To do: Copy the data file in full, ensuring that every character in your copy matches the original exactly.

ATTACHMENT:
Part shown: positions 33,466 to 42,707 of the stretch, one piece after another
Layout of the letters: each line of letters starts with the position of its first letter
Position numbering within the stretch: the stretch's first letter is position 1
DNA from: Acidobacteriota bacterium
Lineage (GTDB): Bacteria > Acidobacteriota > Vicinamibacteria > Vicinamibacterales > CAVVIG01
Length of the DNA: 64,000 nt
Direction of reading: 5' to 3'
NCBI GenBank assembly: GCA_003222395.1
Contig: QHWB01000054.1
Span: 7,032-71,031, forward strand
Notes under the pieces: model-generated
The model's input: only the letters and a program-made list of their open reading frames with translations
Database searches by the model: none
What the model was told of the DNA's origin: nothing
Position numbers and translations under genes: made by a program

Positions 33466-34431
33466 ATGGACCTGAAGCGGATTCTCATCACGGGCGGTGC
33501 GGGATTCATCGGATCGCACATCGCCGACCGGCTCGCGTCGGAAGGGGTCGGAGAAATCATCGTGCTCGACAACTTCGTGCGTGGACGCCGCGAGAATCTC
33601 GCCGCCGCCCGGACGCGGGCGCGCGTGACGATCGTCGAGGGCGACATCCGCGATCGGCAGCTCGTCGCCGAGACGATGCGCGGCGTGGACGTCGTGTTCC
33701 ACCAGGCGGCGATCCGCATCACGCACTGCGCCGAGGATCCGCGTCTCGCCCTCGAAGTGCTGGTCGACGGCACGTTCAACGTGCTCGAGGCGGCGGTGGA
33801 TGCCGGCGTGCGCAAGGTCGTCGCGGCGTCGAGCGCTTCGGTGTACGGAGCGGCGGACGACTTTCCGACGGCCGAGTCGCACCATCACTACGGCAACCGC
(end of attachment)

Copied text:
Part shown: positions 33,466 to 42,707 of the stretch, one piece after another
Layout of the letters: each line of letters starts with the position of its first letter
Position numbering within the stretch: the stretch's first letter is position 1
DNA from: Acidobacteriota bacterium
Lineage (GTDB): Bacteria > Acidobacteriota > Vicinamibacteria > Vicinamibacterales > CAVVIG01
Length of the DNA: 64,000 nt
Direction of reading: 5' to 3'
NCBI GenBank assembly: GCA_003222395.1
Contig: QHWB01000054.1
Span: 7,032-71,031, forward strand
Notes under the pieces: model-generated
The model's input: only the letters and a program-made list of their open reading frames with translations
Database searches by the model: none
What the model was told of the DNA's origin: nothing
Position numbers and translations under genes: made by a program

Positions 33466-34431
33466 ATGGACCTGAAGCGGATTCTCATCACGGGCGGTGC
33501 GGGATTCATCGGATCGCACATCGCCGACCGGCTCGCGTCGGAAGGGGTCGGAGAAATCATCGTGCTCGACAACTTCGTGCGTGGACGCCGCGAGAATCTC
33601 GCCGCCGCCCGGACGCGGGCGCGCGTGACGATCGTCGAGGGCGACATCCGCGATCGGCAGCTCGTCGCCGAGACGATGCGCGGCGTGGACGTCGTGTTCC
33701 ACCAGGCGGCGATCCGCATCACGCACTGCGCCGAGGATCCGCGTCTCGCCCTCGAAGTGCTGGTCGACGGCACGTTCAACGTGCTCGAGGCGGCGGTGGA
33801 TGCCGGCGTGCGCAAGGTCGTCGCGGCGTCGAGCGCTTCGGTGTACGGAGCGGCGGACGACTTTCCGACGGCCGAGTCGCACCATCACTACGGCAACCGC